Day 48 of Gov. McAuliffe’s Obamacare budget impasse

HouseGOP2014 General Assembly Session, Health Care, Issues

Today is day 48 of Governor Terry McAuliffe’s Obamacare budget impasse.

Earlier this week, a Board of Visitors member at a state university told The Washington Post that Governor McAuliffe’s decision to hold the state budget hostage over Obamacare was “wrecking havoc on the universities” trying to set tuition for the fall.

That fact became clearer yesterday, when the Old Dominion University Board of Visitors decided to delay a final decision on tuition rates until the state budget is passed.

From The Virginian-Pilot:

Virginia’s state budget stalemate has prompted Old Dominion University to delay a decision on next year’s tuition rates.

If it had followed the normal schedule, ODU’s governing Board of Visitors would have adopted a budget and set tuition rates for the 2014-15 academic year at its meeting Thursday.

But the board decided to wait, hoping to get more clarity on the level of state funding the university will receive.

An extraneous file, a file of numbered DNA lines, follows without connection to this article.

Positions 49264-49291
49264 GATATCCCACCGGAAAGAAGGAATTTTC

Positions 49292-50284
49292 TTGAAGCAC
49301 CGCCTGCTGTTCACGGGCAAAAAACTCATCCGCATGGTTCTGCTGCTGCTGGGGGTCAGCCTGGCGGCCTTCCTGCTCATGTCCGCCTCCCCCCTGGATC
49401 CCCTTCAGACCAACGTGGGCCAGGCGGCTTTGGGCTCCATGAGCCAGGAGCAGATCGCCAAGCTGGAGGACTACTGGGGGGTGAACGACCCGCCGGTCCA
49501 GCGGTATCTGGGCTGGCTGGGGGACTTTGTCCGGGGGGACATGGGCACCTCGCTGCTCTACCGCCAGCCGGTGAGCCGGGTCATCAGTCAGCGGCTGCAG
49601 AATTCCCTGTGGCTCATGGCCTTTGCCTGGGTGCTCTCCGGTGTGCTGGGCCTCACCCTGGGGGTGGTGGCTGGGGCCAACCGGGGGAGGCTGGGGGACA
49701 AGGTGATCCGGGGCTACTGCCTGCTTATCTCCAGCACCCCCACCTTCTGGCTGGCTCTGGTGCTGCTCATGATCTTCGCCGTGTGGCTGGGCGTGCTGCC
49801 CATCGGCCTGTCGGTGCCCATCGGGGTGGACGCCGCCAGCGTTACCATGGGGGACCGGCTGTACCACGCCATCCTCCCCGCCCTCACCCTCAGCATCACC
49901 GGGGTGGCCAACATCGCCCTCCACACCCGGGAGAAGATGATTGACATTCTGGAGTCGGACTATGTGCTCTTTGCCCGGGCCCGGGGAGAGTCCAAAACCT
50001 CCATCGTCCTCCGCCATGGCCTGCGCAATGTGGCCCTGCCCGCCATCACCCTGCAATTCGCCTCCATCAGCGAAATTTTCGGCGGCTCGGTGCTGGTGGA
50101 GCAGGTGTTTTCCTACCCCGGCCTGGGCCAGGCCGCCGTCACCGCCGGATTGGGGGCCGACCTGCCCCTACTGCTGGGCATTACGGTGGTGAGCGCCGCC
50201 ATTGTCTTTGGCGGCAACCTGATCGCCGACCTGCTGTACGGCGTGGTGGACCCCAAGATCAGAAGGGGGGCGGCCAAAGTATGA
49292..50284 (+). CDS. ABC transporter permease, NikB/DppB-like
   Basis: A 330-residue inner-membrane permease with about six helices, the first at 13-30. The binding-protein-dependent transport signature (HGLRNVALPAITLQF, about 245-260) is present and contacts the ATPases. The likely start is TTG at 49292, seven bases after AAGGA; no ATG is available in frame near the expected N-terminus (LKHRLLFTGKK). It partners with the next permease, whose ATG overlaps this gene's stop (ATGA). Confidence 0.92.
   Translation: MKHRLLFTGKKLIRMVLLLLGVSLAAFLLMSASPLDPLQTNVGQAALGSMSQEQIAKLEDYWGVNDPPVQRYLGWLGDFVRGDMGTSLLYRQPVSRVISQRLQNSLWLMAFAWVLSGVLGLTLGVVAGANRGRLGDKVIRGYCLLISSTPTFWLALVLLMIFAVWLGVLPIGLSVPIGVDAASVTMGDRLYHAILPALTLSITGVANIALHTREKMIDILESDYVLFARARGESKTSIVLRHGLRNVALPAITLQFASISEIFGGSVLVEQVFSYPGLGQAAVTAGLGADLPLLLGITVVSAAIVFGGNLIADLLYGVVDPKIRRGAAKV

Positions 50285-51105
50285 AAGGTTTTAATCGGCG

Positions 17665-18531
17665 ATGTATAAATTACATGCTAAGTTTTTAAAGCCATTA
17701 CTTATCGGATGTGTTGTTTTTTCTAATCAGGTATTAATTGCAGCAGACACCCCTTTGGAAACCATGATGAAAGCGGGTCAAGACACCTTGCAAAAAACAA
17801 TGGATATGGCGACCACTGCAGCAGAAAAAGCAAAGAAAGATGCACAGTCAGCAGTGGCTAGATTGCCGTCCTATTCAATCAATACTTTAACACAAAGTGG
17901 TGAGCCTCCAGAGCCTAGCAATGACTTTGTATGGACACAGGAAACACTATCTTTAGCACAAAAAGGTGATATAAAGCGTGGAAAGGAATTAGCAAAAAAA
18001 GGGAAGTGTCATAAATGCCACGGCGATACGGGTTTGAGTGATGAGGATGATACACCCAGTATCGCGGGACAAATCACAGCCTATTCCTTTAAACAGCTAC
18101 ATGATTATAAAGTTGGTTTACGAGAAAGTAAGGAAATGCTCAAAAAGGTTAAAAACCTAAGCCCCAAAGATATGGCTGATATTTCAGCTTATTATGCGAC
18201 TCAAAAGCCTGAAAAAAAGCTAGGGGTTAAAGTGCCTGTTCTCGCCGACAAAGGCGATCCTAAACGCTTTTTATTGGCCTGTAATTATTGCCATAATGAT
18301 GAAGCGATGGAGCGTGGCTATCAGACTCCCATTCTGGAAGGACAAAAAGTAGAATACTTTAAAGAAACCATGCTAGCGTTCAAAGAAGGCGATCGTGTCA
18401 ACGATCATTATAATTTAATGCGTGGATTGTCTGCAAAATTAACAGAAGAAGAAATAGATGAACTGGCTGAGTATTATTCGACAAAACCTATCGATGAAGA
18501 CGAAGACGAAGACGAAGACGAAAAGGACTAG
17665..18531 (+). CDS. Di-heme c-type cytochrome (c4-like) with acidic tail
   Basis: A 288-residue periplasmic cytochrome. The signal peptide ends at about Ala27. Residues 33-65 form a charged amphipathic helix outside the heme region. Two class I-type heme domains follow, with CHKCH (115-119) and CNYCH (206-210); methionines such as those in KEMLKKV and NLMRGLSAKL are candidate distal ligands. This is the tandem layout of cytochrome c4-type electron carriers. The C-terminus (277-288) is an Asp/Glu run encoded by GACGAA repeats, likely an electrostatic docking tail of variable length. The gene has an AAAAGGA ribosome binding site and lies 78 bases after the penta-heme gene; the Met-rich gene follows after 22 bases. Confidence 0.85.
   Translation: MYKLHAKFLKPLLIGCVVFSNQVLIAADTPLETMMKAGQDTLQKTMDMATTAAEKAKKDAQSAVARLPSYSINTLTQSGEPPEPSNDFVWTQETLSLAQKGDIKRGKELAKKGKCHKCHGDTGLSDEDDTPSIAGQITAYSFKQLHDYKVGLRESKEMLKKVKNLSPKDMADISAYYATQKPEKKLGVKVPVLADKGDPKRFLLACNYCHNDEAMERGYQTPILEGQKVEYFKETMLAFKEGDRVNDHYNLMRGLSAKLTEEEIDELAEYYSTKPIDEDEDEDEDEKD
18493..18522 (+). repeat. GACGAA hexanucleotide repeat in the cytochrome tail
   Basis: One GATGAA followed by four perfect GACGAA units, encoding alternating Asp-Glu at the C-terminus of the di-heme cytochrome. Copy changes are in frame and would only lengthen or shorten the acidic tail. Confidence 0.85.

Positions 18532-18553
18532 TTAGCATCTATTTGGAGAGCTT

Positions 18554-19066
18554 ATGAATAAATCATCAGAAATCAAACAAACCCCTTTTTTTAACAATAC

That’s unclear now because the General Assembly, deadlocked over whether to expand Medicaid, has been unable to agree on a state budget.

If lawmakers don’t resolve the impasse by the start of the fiscal year July 1, the state faces a government shutdown.

It would be “almost inappropriate” to set tuition rates before ODU’s budget allocation is known, Rector Fred Whyte told the board.

Board members are sensitive to the uncertainty the delay will cause for students and their parents, but it’s prudent to wait, Whyte said.

“Uncertainty is always unsettling,” he said. “People are trying to make decisions.”

Governor McAuliffe’s budget impasse is reverberating well outside the state capitol now. School boards are making contingency plans, local governments are basically guessing on state budget figures and Virginia parents and students will have to “wait and see” how much they’ll pay for tuition in the fall.

Perhaps that’s why 71 percent of Virginians want a compromise that avoids a government shutdown. The clear compromise is to pass a two-year budget that keeps state government open and debate Medicaid expansion later.